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Diplo: Lazer Cuts

Super producer Diplo will be in India this month with his dancehall project Major Lazer, which has featured everyone from Ariana Grande to Vampire Weekend’s Ezra Koenig

Kenneth Lobo Dec 05, 2014
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DIPLO | PHOTO: MATT COHEN/SOUTHCREEK GLOBAL/ZUMA PRESS/ALAMY

DIPLO | PHOTO: MATT COHEN/SOUTHCREEK GLOBAL/ZUMA PRESS/ALAMY

The world’s biggest go-to pop producer has an imagination the size of a dinosaur. And a Diplodocus is tattooed on his right forearm for good measure. “I loved dinosaurs and history so much.” says Thomas Wesley Pentz, in an email interview from California. “All my artefacts in my backyard in South Carolina ended up being rocks and dirt but the idea of the imagination ruling over reality to a young kid was fascinating.” So he created Diplo. “I just liked it and kept it. Now it’s just a strong name and easy to invest in,” he adds. So much so that from Justin Bieber to Madonna, Snoop Lion to Usher, the biggest artists want a taste of his weirdly constructed sonic palate.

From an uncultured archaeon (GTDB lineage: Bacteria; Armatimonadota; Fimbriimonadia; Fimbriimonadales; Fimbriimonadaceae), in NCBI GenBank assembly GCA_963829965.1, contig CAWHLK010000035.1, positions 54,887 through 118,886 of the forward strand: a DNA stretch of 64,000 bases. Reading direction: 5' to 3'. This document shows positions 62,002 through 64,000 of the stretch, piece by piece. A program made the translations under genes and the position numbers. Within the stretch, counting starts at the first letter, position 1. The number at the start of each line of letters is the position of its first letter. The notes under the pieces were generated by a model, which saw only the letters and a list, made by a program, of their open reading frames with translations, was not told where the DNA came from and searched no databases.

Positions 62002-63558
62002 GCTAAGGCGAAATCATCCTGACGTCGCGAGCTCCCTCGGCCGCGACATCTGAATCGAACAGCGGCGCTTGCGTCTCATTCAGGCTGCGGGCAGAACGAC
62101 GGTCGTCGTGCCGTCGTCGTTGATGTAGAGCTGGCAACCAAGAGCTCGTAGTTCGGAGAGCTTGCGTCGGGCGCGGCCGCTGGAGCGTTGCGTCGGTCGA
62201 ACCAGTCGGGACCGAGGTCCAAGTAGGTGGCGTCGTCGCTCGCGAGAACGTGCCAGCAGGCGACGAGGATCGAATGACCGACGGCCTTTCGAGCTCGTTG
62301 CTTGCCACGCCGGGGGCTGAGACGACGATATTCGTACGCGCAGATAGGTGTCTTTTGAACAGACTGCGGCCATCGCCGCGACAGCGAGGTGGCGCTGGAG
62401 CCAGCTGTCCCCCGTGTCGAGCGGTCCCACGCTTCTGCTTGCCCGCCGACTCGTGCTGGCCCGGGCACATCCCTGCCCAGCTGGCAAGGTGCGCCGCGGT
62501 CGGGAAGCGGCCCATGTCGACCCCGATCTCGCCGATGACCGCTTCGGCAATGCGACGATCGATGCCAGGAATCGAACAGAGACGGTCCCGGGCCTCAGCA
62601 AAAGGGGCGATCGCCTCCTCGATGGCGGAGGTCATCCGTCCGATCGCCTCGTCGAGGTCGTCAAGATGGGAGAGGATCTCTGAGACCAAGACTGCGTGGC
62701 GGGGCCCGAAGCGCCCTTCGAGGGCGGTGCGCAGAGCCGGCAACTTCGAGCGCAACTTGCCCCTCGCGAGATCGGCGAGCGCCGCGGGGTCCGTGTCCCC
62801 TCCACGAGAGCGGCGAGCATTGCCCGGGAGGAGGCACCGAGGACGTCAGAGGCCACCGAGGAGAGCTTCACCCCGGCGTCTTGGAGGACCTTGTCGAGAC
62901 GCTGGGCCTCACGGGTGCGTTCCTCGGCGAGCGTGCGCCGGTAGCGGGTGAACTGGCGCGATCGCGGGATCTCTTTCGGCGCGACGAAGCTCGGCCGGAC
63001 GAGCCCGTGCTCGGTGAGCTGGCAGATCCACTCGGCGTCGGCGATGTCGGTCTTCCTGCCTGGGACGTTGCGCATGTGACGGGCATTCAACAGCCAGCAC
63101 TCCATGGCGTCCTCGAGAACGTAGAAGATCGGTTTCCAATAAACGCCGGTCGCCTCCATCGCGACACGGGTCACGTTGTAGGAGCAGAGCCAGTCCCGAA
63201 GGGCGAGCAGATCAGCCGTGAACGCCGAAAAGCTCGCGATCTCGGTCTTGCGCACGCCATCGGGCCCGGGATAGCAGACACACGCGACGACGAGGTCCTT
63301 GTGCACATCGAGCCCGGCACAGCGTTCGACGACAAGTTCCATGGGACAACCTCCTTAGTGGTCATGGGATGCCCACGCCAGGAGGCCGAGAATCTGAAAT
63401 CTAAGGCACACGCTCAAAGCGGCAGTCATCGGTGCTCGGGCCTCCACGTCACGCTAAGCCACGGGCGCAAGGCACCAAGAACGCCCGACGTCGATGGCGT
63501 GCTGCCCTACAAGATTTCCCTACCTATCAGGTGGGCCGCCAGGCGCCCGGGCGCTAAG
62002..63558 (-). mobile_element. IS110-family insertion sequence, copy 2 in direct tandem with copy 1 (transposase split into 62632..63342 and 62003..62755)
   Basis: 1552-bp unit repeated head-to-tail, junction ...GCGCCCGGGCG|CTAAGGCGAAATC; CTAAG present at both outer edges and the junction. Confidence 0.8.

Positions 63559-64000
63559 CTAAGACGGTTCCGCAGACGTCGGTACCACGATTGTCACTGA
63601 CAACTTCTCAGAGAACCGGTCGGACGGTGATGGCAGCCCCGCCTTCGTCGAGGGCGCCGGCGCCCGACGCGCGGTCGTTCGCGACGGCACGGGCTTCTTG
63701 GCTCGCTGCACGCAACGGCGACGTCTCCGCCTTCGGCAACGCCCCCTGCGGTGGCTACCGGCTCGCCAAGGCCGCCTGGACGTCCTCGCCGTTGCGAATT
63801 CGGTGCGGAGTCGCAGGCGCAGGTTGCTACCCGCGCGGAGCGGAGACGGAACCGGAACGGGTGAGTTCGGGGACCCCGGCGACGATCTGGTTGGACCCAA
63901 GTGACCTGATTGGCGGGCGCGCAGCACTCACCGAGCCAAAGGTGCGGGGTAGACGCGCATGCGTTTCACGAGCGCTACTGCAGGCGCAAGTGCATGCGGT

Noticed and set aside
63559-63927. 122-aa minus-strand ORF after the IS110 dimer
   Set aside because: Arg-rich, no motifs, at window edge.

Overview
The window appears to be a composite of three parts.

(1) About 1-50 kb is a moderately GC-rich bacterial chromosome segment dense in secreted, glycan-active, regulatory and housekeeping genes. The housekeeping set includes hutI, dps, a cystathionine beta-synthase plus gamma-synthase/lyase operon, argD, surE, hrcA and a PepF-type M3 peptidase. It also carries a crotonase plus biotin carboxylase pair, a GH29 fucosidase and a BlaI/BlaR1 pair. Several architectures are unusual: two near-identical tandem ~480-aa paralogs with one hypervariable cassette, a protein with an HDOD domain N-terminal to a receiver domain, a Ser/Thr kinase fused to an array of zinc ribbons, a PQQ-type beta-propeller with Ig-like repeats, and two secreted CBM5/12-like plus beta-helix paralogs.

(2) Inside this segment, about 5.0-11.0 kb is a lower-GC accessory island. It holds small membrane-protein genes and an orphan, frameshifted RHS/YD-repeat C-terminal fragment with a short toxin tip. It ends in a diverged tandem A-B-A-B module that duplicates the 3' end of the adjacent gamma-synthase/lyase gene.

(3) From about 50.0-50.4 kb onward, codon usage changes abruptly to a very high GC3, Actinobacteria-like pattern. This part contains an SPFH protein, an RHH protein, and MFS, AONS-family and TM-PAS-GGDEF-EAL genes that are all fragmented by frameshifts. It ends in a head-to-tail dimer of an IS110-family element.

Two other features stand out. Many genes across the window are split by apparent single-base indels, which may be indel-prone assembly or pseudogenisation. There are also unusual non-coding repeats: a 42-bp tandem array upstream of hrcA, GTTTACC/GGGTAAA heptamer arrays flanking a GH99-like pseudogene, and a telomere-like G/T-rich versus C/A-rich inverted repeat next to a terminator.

But before baile funk [watch Favelas on Blast, his documentary that puts a face to the gang-controlled, underground bass scene in Rio de Janeiro], moombahton [check out Dillon Francis who pioneered the genre through Pentz’s label Mad Decent] and Major Lazer scrambled the airwaves with his futuristic dancehall, Diplo was already the original mash-up don. In South Philadelphia, his Hollertronix events in 2003 laid down the template for what is considered de rigueur today: mixing up hip-hop, punk and electro to fashion an entirely alternative party template. A year later, his debut album Florida on Big Dada records was hailed by critics as an underground downtempo classic. And most notably led to his collaboration and subsequent pairing with British-Sri Lankan artist M.I.A, with whom he worked on the Grammy-nominated “Paper Planes” single. It seems barely plausible, but today, Pentz is an even bigger star. And as he prepares to tour the country with the talents of Jillionaire and Walshy Fire, who fire up Major Lazer alongside him, the maverick producer, DJ, author and film-maker talks records, being homeless, his love for hip-hop and taking his dad to the Grammys.